New York Times Magazine, Sept. 3
The cover story charts the renaissance of black comedians. Performers such as Chris Rock and Chris Tucker got their starts in all-black comedy clubs in the late-’80s, but their movies have crossed over to white audiences. Tucker claims to have no race consciousness and never to have suffered from racism. … A piece profiles Chernobyl 14 years after the disaster. Under pressure from the West, the nuclear facility is closing, and the only people protesting are the 26,000 people who lived and worked there. They happily traded high cancer rates for good pay and beautiful new homes and are livid about being laid off. … An article about the changes at Monday Night Football argues that sports, once thought to be the ultimate reality TV, is too boring for modern audiences. Viewers want to watch only highlights, not the whole game, so Monday Night Football is making its broadcast irreverent by adding a comedian to the broadcast booth and more visceral by deploying referee cams and on-field microphones to capture the grunts and smashes.
Advocate, Sept. 12
The cover story explores the dilemma facing Dick Cheney’s lesbian daughter: Is her obligation to gay rights or to her father (and his anti-gay politics)? Mary Cheney appeared with her family at the Republican convention and has maintained a careful silence ever since. Chastity Bono, another lesbian daughter of a famous anti-gay pol, says she never publicly supported her father. … A piece compares two theories about the psychology of gay-bashing. One school argues that gay-bashers harbor their own gay tendencies, and when they attack gays they are symbolically killing the gay parts of themselves. This theory could explain why gay-bashings tend to be extra-brutal. A competing school claims that gay-bashing is primarily a violent response to peer pressure and the threat of social rejection.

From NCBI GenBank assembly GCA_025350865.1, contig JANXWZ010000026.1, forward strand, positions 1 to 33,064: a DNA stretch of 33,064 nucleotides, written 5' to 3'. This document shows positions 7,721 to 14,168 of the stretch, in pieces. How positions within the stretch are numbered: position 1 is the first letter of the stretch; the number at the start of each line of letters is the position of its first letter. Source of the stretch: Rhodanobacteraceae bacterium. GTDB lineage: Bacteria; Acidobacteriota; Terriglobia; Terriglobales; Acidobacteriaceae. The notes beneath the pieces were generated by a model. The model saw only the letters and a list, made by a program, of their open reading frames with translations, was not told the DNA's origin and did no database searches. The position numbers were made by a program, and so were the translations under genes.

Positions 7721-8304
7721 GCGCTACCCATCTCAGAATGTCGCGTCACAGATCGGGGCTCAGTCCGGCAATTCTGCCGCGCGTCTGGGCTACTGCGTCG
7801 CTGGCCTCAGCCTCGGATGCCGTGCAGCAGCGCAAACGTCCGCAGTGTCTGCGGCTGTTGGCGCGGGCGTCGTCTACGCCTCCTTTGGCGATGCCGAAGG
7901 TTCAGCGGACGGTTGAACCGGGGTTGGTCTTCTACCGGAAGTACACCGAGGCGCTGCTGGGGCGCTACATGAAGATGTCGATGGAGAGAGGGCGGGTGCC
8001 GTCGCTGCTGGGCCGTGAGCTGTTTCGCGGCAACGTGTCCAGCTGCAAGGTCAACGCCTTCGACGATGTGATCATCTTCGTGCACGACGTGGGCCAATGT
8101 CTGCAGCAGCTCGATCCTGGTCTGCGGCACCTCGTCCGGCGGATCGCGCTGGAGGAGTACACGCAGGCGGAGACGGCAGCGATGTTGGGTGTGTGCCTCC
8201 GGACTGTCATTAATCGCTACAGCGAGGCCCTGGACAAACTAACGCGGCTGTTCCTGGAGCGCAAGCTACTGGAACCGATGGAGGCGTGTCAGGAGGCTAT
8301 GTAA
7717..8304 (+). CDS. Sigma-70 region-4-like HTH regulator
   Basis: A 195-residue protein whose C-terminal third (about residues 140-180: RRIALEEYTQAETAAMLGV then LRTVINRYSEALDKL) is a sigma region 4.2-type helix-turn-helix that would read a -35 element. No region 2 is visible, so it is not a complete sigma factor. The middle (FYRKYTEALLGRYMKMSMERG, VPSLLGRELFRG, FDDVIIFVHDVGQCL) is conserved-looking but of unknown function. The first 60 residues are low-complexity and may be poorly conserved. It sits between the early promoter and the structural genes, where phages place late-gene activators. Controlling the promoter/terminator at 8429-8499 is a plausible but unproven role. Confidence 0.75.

New Republic, Sept. 11
The cover story debunks the myth of the hollow military hyped by the Bush-Cheney campaign. In fact, U.S. armed forces remain the most powerful in the history of the world. Their weaknesses are bloatedness and slowness to react to the post-Cold War realities, but as the Pentagon starts aggressive weapon procurement again in the near future, most of the inefficiencies could be ironed out. … An article chronicles the resurgence of liberal pollster Stan Greenberg. A proponent of activist government and an architect of the Clinton-Gore 1992 victory, Greenberg was fired by Clinton after the health-care fiasco. But Gore hired him and has repackaged the Greenberg doctrine in his recent populist appeals. … A piece argues that it would be better for Israel if Yasser Arafat unilaterally declared a Palestinian state than if he arrived at a final peace settlement with Ehud Barak. Israel doesn’t need the occupied territories, the peace process has snowballed out of control, and Ehud Barak is offering Arafat far too much for a peace that Arafat will probably violate.